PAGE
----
How did Peter go from being so right to so wrong in such a short time?
Peter’s mind was full of his own thoughts – he thought he knew how things would work out, that Jesus would fit his image of the Messiah. His view was steeped in his own Jewish culture and tradition that Messiah would be the ideal king, anointed by God, who would rescue his people from their enemies and re-establish the nation.
Jesus would predict his death a second and a third time and speak clearly to his disciples that his ministry would be fulfilled in Jerusalem – but when it came to that time, they were unprepared. Their own expectations had blocked their ability to receive and understand what Jesus had been saying.
They had heard the words, but they had not been listening – it is so easy to fall into that trap, and more than ever it is something we need to be on our guard against.
“For a time will come when people will not put up with sound doctrine. Instead, to suit their own desires, they will gather around them a great number of teachers to say what their itching ears want to hear.”2 Timothy 4:3
Attentive. To listen well we need to be concentrating on what is being said and to give it our full attention – without any distractions.
Receptive. *To come with an open mind – that is with a teachable spirit, receptive and willing to learn. Be prepared to listen from the beginning to the end, with a non-judgemental attitude and not jump to conclusions.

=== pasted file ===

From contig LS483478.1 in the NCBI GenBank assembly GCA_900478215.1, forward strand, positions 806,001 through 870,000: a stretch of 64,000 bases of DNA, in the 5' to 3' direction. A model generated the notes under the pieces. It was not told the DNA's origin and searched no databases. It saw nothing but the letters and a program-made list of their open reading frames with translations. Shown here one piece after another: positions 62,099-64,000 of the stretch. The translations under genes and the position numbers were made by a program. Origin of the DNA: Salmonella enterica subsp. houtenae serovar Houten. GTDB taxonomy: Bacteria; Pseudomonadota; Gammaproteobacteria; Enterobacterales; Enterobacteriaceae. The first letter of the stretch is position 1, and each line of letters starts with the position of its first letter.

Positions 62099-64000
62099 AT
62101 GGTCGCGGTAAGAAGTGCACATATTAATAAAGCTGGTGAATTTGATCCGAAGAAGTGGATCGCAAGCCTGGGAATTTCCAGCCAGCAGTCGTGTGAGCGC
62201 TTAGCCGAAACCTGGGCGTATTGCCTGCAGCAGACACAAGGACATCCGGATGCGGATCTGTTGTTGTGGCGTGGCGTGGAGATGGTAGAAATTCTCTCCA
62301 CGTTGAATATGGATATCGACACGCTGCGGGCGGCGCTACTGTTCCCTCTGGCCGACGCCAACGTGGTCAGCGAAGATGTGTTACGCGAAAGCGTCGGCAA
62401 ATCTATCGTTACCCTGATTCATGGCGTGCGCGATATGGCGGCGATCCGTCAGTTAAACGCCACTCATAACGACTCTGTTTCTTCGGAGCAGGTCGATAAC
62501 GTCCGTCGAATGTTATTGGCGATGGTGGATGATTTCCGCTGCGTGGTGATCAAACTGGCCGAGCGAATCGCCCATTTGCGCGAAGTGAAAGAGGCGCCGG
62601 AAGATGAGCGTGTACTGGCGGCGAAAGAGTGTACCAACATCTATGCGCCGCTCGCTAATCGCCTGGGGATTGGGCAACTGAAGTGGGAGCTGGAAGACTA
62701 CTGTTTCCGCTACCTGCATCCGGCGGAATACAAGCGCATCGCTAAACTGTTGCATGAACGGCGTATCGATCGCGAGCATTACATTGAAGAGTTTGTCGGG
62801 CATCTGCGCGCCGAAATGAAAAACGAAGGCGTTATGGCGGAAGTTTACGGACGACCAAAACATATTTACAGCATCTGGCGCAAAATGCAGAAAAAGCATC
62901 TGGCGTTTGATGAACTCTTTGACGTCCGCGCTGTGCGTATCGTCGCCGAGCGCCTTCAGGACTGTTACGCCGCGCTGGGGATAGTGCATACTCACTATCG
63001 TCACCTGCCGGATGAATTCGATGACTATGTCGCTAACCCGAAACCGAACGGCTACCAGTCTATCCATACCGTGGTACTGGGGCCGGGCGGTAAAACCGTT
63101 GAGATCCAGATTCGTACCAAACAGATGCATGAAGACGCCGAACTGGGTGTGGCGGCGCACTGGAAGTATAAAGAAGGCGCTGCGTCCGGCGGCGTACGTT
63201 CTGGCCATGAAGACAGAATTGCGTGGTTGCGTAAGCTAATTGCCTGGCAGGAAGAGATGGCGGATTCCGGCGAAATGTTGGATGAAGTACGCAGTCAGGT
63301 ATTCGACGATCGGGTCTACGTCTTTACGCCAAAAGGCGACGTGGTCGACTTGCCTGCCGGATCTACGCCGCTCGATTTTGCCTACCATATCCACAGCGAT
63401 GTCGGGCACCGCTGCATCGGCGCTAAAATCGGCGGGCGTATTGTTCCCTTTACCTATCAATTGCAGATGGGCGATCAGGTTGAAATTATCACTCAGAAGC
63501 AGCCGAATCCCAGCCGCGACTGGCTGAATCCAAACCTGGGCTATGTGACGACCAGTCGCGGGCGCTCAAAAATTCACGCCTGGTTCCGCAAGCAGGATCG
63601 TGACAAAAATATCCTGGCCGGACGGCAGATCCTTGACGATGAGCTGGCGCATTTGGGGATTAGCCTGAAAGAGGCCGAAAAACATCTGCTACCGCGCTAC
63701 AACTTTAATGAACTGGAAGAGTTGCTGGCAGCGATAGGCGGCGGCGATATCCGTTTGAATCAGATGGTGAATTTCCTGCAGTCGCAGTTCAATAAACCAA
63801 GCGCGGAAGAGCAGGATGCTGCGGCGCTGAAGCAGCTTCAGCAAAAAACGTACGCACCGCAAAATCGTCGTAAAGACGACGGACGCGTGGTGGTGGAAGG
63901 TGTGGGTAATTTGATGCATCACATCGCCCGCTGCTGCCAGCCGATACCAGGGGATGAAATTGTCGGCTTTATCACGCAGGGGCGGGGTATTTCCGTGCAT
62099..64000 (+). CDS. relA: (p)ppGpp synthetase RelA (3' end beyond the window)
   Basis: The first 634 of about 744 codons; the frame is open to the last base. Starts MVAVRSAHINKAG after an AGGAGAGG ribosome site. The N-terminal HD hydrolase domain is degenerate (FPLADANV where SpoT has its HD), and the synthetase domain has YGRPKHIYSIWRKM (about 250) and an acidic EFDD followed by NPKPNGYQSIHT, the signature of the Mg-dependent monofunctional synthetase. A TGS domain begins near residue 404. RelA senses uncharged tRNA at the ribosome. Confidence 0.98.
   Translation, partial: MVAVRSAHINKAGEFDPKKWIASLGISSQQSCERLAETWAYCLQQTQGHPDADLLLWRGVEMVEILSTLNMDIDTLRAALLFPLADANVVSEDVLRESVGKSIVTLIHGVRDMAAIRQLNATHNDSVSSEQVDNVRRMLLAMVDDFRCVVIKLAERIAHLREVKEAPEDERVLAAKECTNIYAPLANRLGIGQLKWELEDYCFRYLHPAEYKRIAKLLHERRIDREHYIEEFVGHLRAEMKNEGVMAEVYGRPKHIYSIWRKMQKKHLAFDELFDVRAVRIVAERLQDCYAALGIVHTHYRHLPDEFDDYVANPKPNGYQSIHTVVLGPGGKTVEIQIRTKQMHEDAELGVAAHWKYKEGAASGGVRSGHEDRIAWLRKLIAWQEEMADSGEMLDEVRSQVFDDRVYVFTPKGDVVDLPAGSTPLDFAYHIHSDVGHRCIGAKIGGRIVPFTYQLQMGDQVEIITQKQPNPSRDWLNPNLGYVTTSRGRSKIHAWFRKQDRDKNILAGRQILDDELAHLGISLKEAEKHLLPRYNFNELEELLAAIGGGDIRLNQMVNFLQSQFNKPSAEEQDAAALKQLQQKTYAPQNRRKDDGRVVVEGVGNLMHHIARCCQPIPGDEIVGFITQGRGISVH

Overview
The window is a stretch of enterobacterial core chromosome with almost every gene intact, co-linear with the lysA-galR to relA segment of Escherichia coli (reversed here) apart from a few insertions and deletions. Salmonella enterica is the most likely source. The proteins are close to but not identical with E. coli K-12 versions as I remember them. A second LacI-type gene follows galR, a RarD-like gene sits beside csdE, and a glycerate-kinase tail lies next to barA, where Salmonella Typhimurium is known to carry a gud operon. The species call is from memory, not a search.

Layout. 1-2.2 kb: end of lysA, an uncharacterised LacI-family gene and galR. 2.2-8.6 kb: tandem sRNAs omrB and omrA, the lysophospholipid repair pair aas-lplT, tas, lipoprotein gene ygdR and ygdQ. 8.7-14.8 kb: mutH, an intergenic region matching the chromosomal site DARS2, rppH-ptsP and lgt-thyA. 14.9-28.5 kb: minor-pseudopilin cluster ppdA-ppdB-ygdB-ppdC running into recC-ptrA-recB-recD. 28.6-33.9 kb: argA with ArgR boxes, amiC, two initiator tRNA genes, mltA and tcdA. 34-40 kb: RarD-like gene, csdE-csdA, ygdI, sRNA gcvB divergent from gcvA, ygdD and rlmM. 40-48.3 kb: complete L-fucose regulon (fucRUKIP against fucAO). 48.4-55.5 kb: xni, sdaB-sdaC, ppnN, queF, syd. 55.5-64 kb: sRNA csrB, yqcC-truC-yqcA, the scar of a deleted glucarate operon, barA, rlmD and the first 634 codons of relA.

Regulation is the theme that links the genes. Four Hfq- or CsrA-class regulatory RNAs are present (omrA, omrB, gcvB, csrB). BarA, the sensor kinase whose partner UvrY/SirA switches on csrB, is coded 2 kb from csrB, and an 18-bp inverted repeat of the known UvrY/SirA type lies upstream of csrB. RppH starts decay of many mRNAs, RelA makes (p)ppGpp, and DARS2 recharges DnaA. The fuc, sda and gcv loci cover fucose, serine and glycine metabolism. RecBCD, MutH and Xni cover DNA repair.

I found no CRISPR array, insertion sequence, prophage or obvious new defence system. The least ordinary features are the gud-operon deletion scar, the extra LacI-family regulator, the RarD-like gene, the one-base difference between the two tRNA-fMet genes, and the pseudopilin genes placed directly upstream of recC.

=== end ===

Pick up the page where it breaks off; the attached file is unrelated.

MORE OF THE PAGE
Active. Engage with the message – make notes and where appropriate ask questions to clarify understanding, not to side-track or to detour off the topic.
Responsive. God’s word is powerful when it stirs a response in our hearts, but more than just an emotional response, when we are affected and changed by what we hear. Then, as we put into practice what we have heard, we build our lives on a sure foundation!
The question is are we open to what God is saying, if it challenges our view, and our comfort? There are many voices clamouring for our attention and some of our attitudes have been wrong, there may be uncomfortable truths to be faced.
Are we willing to examine our views again, to come with an open mind and expand our thinking?
Are we listening well – will we be able to hear, and respond, to what God is saying to this generation?
Prayer – Lord help us to be cleansed of selfish ambition and with humility to value each other, not looking to our own interests but willing to look to the interests of others. In our relationships with one another, our prayer is to co-work with your grace, that we might develop the mindset of Jesus – loving each other, even with a sacrificial love. Amen.
*This is a great resource, a little booklet of about eighty pages, which examines how to prepare our hearts and minds before approaching God’s word. Nine heart postures to adopt – prayerfully, humbly, desperately, studiously, obediently, joyfully, expectantly, communally and Christocentrically – so that we are able to listen and respond!
Before You Open Your Bible by Matt Smethurst